Follow the organizational format provided. Clarity of writing and proper usage, grammar and spelling are expected. The case study must be typed and double-spaced, using a standard term-paper format of 1” margins at the top, bottom and right and a 1. 5” margin on the left. Use a 10 or 12 point typeface. Case studies should be placed in a folder or notebook. The student’s name, Communication Internship, semester, and the sponsoring organization are to appear on the front. PART I: INTERNSHIP SETTING (3-5 pages) 1.
Explain the role and purpose of the organization with which you are doing your internship. Give a brief history of the organization. Describe the internship site (a photo is helpful but not mandatory), and provide the current staff size. 2. Outline the organization’s current leadership, including the educational and professional background of those in top positions (or those you work with most directly). 3. Prepare an organizational chart with names and titles of those in the direct chain of command over you, from the owner/president to your immediate supervisor to you.
4. List the organization’s “publics” (its audiences, people it influences or affects). Define these publics, using your organization’s latest data (circulation figures, listing of clients, viewership/listenership ratings, number of employees, etc. )
5. Describe the local/regional competition, and report how your organization ranks. 6. Find out how the organization has changed in the past year (for example, new personnel, labor problems, the addition/loss of major clients, new mass communication thrusts, technological changes, etc. )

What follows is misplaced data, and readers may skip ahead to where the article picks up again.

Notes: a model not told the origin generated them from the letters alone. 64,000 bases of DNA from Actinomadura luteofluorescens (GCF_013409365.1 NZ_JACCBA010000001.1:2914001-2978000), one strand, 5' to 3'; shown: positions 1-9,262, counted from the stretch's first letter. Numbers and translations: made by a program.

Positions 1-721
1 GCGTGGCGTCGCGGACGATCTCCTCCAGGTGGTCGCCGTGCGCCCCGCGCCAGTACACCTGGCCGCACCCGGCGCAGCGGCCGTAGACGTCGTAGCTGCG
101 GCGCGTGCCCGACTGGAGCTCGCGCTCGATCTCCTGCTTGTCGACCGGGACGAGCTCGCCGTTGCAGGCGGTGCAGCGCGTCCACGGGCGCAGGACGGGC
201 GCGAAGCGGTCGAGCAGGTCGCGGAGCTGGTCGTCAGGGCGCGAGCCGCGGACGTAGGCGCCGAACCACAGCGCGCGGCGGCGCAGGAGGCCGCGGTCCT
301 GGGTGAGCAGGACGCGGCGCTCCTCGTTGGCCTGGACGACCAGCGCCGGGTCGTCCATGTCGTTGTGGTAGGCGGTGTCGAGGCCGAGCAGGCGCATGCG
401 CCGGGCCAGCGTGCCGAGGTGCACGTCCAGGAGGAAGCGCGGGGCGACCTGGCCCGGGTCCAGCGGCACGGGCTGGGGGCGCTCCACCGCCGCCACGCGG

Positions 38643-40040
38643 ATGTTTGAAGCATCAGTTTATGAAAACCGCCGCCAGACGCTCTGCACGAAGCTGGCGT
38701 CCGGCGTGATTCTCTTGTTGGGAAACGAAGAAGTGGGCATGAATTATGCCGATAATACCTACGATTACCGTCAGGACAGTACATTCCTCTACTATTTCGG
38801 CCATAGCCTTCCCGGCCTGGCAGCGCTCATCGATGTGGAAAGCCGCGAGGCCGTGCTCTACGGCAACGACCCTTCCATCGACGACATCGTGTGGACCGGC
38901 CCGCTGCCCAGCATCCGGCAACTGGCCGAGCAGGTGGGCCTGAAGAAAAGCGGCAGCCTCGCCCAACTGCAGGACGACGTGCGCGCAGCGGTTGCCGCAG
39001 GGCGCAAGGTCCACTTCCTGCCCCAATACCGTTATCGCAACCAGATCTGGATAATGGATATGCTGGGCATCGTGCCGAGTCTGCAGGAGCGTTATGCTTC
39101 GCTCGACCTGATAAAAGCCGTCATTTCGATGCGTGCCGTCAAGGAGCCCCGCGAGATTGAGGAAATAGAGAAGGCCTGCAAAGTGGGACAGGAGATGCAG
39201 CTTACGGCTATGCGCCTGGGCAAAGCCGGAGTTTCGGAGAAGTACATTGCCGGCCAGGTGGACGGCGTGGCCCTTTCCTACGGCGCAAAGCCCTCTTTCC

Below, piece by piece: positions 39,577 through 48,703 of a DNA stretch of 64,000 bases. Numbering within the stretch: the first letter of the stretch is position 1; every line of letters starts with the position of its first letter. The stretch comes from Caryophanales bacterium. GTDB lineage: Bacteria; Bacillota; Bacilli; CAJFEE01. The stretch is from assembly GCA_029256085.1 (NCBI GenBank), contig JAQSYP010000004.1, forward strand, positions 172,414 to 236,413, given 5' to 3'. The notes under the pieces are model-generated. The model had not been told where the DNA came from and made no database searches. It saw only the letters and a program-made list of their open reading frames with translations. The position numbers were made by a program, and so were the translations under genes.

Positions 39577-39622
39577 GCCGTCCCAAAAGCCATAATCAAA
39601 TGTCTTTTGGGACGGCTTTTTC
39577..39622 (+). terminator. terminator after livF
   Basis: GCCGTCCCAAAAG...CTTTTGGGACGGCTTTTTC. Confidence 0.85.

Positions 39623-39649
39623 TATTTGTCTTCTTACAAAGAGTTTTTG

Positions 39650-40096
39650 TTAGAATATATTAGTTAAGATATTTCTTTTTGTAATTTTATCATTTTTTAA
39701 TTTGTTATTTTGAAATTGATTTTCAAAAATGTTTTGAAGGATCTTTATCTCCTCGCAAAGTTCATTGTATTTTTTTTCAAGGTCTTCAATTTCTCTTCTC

7. Learn the history of internships in the organization, and tell whether supervisors view previous internships as successful. PART II: SUMMARY AND EVALUATION (5-8 pages) 1. Describe working conditions and typical working hours. 2. Write a narrative (or, preferably, keep a weekly journal which chronicles events, issues, tasks and results throughout the internship). This should be a lively synopsis of the internship which includes examples that bring the experience to life. 3. Cite what was appealing and what was not appealing about the internship.
Tell whether you would consider this type of work after graduation. How has your internship experience affected your career plans? PART III: INTERNSHIP PORTFOLIO Provide five to ten examples of your internship work (news and feature stories, tapes, campaigns, ads, newsletters, PSAs, etc. ). Show as much diversity in your work as possible. Present the portfolio in an easy-access form for inclusion in a standard 8 1/2 by 11 binder. You may want to use portions of your portfolio in your oral presentation to the class.
Interns who are engaged in electronic media or multi-media production or on-air work may submit work samples on audio tape, video tape, or computer disk (when required hardware and software are available to the instructor). All portfolio items must be accompanied by a written explanation of the intern’s role in producing each of the items submitted. If there is some reason the instructor should not write on a portfolio item (for example, this is your only copy), please include a note to that effect.